Understanding the learning process is basic to a great many human activities. Unlike many psychological processes, understanding learning is difficult without some understanding of the behind-the-scenes activities of neurons that make learning possible. The purpose of the course is to explore a set of mechanisms that could provide an understanding of how the mind and the environment interact in the learning process. These mechanisms will be examined not only in terms of their contribution to flexible and useful information processing, but also in terms of why some conditions are more or less supportive of effective learning.
Four major groups of mechanisms will be studied:
- Managing potentially overwhelming input
- Selective Learning
- Knowledge integration
- Control mechanisms that modulate all of the above mechanisms, creating differential reactions to the important vs. the unimportant, to the relevant vs. the irrelevant.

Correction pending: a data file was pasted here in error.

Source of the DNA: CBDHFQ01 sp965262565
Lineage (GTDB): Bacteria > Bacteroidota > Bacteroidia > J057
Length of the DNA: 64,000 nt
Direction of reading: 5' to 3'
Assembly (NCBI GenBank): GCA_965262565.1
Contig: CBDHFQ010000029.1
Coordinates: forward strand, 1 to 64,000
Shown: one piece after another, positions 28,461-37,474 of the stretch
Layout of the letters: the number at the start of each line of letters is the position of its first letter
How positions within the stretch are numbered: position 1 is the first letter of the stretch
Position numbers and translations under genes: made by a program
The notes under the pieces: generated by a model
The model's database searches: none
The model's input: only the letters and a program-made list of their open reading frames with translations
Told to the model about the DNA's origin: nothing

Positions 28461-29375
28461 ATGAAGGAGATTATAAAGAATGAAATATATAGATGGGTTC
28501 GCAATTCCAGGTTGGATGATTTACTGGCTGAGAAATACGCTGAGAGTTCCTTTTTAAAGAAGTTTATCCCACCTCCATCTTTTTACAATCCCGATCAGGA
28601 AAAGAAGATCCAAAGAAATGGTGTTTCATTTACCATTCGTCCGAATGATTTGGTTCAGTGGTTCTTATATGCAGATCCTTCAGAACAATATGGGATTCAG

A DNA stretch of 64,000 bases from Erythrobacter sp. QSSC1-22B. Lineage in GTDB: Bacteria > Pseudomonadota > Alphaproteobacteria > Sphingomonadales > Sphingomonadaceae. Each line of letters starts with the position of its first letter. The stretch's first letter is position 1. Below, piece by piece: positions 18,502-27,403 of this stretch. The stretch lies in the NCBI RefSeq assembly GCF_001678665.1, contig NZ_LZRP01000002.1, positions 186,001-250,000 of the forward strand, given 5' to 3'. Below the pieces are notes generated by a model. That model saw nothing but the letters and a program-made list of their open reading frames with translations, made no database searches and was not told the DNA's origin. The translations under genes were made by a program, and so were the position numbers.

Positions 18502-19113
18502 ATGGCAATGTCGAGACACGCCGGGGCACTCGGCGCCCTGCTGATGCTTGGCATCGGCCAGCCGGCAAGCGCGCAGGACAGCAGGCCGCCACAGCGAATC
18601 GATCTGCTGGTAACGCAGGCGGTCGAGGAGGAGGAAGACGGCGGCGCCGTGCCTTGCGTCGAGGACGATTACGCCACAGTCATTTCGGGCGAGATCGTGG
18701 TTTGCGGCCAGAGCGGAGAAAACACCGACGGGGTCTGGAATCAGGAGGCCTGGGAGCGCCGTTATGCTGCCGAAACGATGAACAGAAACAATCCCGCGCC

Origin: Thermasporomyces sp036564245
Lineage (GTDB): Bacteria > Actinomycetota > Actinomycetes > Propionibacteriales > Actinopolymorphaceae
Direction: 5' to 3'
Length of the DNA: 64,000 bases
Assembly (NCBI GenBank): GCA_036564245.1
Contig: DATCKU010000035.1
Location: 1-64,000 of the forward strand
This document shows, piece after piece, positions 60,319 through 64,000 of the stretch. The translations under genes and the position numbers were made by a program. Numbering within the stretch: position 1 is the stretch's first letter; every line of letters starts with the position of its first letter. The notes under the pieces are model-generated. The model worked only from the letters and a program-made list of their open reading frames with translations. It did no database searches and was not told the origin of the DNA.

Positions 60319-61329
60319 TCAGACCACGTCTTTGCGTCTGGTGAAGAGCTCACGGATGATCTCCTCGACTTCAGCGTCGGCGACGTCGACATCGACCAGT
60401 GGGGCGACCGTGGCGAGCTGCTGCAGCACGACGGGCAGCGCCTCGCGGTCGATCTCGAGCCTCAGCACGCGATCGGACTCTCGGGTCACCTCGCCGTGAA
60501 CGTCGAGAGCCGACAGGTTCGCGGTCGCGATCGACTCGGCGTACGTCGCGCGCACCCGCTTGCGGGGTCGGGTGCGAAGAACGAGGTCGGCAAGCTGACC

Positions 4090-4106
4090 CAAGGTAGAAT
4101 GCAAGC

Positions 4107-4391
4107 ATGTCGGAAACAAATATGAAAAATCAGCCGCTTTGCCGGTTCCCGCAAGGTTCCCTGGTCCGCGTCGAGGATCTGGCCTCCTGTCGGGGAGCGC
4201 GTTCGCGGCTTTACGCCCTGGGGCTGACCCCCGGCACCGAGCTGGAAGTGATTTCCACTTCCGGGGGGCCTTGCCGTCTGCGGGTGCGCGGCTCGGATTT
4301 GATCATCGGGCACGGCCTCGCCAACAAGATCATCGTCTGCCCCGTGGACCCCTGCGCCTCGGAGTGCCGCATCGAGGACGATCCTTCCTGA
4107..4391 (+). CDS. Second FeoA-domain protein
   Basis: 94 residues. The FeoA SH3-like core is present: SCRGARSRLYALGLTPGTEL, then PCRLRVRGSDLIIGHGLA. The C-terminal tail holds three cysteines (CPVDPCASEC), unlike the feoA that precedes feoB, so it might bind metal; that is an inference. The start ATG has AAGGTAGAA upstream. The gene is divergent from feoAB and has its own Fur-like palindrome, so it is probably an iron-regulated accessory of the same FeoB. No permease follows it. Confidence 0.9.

This is a conceptually-oriented course; it does not assume a background in mathematics or programming. There are no prerequisites. A wide variety of people take this course, including students from Architecture and Urban Planning, Business Administration, Computer Science, Education, Engineering, Information, Natural Resources and Environment, and Nursing.
For more information, please contact S. Kaplan: firstname.lastname@example.org
This course will not be taught again before 2007.